Graduation Date

Fall 2017

Document Type



Master of Arts degree with a major in English, Composition Studies & Pedagogy

Committee Chair Name

Dr. Suzanne Scott

Committee Chair Affiliation

HSU Faculty or Staff

Second Committee Member Name

Dr. Joseph Diémé

Second Committee Member Affiliation

HSU Faculty or Staff

Subject Categories



This Master’s Project focuses on advanced-level English learners' acquisition of discipline-specific vocabulary as they transition from intensive English programs into English-medium university coursework. During this period, the number of discipline-specific terms students must master quickly and independently can be overwhelming. To address this problem, this M.A. Project argues that vocabulary-acquisition strategies should be foregrounded in intensive English programs, and that instructors should train students to supplement traditional vocabulary learning methods with independent concordancing strategies. Using concordancers, students can research vocabulary items by scanning a corpus (a large collection of texts) to retrieve examples of discipline-specific terms within authentic texts, revealing patterns of usage and collocation, and facilitating deeper knowledge of new lexical items that can result in more accurate production.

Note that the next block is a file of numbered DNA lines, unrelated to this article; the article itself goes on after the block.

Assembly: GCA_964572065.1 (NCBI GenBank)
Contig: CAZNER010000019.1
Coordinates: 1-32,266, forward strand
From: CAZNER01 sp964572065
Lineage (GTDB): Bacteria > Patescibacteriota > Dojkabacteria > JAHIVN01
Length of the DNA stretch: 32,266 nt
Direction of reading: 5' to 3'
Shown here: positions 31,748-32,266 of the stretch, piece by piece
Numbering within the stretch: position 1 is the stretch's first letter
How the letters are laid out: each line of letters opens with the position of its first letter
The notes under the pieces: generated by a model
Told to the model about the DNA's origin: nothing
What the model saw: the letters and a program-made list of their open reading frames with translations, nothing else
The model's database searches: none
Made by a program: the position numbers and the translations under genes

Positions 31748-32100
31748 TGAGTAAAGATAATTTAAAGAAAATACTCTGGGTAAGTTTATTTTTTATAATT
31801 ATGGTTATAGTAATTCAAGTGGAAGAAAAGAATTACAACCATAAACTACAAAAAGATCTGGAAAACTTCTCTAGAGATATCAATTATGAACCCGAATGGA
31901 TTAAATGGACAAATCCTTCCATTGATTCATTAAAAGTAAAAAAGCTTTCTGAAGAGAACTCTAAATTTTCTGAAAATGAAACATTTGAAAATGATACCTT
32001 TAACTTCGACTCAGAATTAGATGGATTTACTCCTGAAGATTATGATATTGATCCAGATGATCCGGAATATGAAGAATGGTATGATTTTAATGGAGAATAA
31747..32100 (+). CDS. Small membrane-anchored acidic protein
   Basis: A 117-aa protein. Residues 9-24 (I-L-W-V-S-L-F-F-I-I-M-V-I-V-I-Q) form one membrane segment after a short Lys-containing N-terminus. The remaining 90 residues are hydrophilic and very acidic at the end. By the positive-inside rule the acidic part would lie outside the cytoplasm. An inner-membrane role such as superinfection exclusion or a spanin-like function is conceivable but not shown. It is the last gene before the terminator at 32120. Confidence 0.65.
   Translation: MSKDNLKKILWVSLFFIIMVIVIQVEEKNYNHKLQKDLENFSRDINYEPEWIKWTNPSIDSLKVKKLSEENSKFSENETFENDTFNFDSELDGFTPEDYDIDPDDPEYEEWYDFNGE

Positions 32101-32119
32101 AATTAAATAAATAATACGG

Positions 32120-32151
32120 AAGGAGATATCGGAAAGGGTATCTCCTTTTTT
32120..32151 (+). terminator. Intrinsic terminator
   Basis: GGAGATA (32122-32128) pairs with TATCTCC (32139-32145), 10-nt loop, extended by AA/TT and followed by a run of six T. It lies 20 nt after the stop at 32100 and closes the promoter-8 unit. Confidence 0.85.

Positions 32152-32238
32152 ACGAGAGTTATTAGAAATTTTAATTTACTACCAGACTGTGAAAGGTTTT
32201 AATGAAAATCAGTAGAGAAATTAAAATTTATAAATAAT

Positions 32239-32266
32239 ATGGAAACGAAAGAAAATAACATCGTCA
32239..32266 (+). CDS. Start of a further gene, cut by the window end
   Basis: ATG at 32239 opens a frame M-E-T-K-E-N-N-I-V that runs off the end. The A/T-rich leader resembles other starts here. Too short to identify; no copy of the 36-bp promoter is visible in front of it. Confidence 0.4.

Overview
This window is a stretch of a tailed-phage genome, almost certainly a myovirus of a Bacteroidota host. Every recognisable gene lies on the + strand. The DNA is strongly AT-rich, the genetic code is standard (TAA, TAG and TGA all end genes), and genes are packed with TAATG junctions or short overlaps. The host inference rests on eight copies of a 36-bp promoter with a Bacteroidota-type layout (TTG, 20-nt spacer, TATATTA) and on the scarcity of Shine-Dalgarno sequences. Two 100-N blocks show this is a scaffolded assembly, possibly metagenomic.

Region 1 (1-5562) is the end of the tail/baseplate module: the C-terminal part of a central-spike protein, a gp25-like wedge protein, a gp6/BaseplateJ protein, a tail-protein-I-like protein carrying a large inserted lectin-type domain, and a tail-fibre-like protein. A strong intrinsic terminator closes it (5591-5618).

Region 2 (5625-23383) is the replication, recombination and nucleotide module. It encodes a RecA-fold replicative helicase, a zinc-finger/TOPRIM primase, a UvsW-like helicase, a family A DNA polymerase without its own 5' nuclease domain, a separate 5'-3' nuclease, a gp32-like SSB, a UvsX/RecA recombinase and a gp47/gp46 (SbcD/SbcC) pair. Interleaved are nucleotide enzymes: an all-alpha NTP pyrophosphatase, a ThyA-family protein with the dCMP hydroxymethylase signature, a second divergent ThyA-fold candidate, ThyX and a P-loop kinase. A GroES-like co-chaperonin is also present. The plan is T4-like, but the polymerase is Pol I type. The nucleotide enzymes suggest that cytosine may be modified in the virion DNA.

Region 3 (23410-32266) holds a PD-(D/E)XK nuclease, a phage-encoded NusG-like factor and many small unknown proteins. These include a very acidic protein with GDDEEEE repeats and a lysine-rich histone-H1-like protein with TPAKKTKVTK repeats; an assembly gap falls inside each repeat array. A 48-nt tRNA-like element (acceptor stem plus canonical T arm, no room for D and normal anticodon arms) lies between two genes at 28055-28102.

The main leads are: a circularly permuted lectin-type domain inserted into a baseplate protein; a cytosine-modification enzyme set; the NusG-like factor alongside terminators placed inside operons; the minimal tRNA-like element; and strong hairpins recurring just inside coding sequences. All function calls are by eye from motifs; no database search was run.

Although many applied linguists have promoted student concordancing, few teaching resources are available on the topic. Therefore, this project outlines an instructional unit scaffolding the process of independent student concordancing. It provides criteria for teachers to consider when selecting a corpus to suit instructional contexts and aims. It provides an overview of the Corpus of Contemporary American English, a large corpus that is freely accessible online, and it examines the features of its integrated concordancer that can help students learn to utilize corpus data for vocabulary learning. Finally, the project relates the writer’s tentative steps in introducing students to concordance data in his teaching, and it presents his experience using corpus-based tools in his own second-language academic writing.

Citation Style



Thesis/Project Location